Motor Sports


by Larry Roberts

February 16, 1997

There's no arguing the fact that auto racing is expensive - so much so that it's passed from the realm of a pure sport into the category of entertainment. That concept stretches from the astronomical heights of international Grand Prix and Indy-type cars down to the quarter-mile oval semi-stockers that race almost every weekend on tracks all over America. Track operators and sanctioning bodies are very much into putting on "The Big Show" to attract lots of spectators, which will bring in plenty of advertising dollars and possibly television rights. The "little guy" racer has been lost in the shuffle and is relegated to history and "the good old days."

And that may be why a relatively new type of grass-roots racing is catching on all over the country and is spreading to Australia and England. Legends Car racers are fairly inexpensive to buy and maintain, provide lots of racing excitement for the driver, put on a good show for spectators and give a feeling of nostalgia to old-timers.

Technically, Legends Cars are front-engined, rear-drive single seaters that are built to a very strict formula. The wheelbase is 73 inches and the width is just 13 inches less. The powerplant is a 1200 cc Yamaha motorcycle engine that produces an average of 120 horsepower. They use a one-design chassis that incorporates a space frame with a built-in tubular roll cage that is full triangulated. The power goes through a recycled Toyota rear end and the suspension carries disc brakes at all four corners, 13x7-inch steel wheels, coil-over shocks and rack-and-pinion steering. The entire rolling machine weighs in at an average of 1200 pounds, which figures out to a very respectable 10 pounds for each pony. The recommended fuel is pump gasoline of 86 octane which keeps out "exotic" fuels and helps reduce the cost of racing.

Very few modifications can be made to these "spec" cars and that keeps the races from becoming a Battle of Bucks.

The nostalgia part comes in with the bodies that cover these diminutive flyers. The are designed to look like the American coupes and sedans of the '30s and early '40s that were the backbone of short track racing just after World War II. They're detailed enough to be recognized as miniatures of the originals, with oversized fenders and in most cases, tiny bumpers. The entire body is made of reinforced fiberglass.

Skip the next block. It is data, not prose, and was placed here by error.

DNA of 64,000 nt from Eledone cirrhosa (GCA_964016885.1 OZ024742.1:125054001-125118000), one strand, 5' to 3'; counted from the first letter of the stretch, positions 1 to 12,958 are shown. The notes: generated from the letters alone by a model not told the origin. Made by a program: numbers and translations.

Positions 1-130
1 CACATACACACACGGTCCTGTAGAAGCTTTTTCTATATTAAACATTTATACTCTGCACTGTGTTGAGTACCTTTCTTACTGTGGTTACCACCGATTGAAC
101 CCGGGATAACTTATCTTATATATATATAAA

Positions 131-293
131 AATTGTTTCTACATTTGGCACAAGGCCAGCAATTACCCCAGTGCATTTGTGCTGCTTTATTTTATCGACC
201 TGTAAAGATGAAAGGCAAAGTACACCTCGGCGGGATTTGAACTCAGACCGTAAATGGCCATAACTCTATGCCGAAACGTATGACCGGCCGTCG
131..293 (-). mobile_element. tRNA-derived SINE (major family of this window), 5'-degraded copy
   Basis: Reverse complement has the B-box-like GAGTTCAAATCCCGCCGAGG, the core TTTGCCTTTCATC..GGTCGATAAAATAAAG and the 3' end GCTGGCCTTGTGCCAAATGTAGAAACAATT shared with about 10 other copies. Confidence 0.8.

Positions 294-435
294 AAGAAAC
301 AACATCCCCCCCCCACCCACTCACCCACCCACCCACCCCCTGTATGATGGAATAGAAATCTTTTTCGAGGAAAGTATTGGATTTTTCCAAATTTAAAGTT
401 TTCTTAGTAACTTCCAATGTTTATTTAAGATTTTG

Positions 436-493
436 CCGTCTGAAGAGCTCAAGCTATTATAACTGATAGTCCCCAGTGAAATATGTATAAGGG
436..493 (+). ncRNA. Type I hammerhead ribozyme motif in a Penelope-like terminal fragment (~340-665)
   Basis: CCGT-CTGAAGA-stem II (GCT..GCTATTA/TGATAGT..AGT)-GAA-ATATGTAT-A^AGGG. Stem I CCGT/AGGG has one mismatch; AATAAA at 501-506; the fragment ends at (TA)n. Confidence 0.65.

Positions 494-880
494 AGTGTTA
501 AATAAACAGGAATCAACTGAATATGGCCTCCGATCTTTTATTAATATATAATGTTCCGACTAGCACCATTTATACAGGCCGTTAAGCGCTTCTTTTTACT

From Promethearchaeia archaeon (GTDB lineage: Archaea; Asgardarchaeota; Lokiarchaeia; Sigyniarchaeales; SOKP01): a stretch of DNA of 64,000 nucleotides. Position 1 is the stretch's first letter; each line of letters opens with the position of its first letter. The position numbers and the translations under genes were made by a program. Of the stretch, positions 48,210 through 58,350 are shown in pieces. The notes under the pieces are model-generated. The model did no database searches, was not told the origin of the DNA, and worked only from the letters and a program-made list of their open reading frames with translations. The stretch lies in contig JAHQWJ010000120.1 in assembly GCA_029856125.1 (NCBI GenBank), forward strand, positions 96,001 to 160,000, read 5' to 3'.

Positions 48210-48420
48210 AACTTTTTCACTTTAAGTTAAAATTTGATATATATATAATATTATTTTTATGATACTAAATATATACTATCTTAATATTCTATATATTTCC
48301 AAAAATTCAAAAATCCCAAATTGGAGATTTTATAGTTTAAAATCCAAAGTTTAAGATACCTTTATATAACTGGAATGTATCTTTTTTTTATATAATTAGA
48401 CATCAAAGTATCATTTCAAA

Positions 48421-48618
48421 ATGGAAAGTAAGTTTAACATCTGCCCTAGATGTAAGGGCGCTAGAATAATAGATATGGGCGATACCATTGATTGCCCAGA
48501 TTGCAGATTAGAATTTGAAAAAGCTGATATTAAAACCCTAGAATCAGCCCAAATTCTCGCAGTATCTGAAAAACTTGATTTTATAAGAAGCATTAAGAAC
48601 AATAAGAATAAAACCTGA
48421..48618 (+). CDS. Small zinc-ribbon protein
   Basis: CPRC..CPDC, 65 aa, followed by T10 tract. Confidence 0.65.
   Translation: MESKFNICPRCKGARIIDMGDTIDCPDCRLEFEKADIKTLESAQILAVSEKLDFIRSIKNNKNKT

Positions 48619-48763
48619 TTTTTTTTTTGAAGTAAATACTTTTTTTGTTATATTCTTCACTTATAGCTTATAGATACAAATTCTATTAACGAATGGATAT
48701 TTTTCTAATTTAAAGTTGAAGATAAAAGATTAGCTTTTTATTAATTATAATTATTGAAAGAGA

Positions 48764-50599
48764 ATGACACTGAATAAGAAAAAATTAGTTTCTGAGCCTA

But before you get out your helicopter welder and call the steel mill, understand that this is not a vehicle class that allows home-mades. The cars are made by 600 Racing of Harrisburg, North Carolina, and track-ready examples start at round $12,000. Needless to say, these tiny machines aren't streetable (you won't be driving one to and from the track) so an investment must be made in a suitable trailer and tow vehicle.

According to a recent article in AutoWeek, there is somewhere in the neighborhood of 1500 Legend Cars in the U.S. with a number of them finding their way to Australia and England. In Australia, they are beginning to find favor with Formula 500 teams who acknowledge that its becoming prohibitively expensive to stay up with the latest technology. The same is true of England, where the racing of specially-built quasi-sedans on oval dirt tracks has been a grass-roots mainstay for many years.

The types of events held for Legends Cars runs the gamut of competitions. They race at big tracks like the 2.5 mile, 12 turn road course at Sears Point in Northern California, to the indoor event at the BC Place Stadium in Vancouver, Canada. There are classes for beginners, advanced drivers and there's also a Pro class.

If you want to get in on the fun, you can contact the IBEX Corporation (the sanctioning body) at 704-455-3896 in Harrisburg and they'll fill you in on the details. But a word of caution: leave your fat checkbook at home. It's low-budget racing for the enthusiast.

Roger Penske and other CART teams need not apply.

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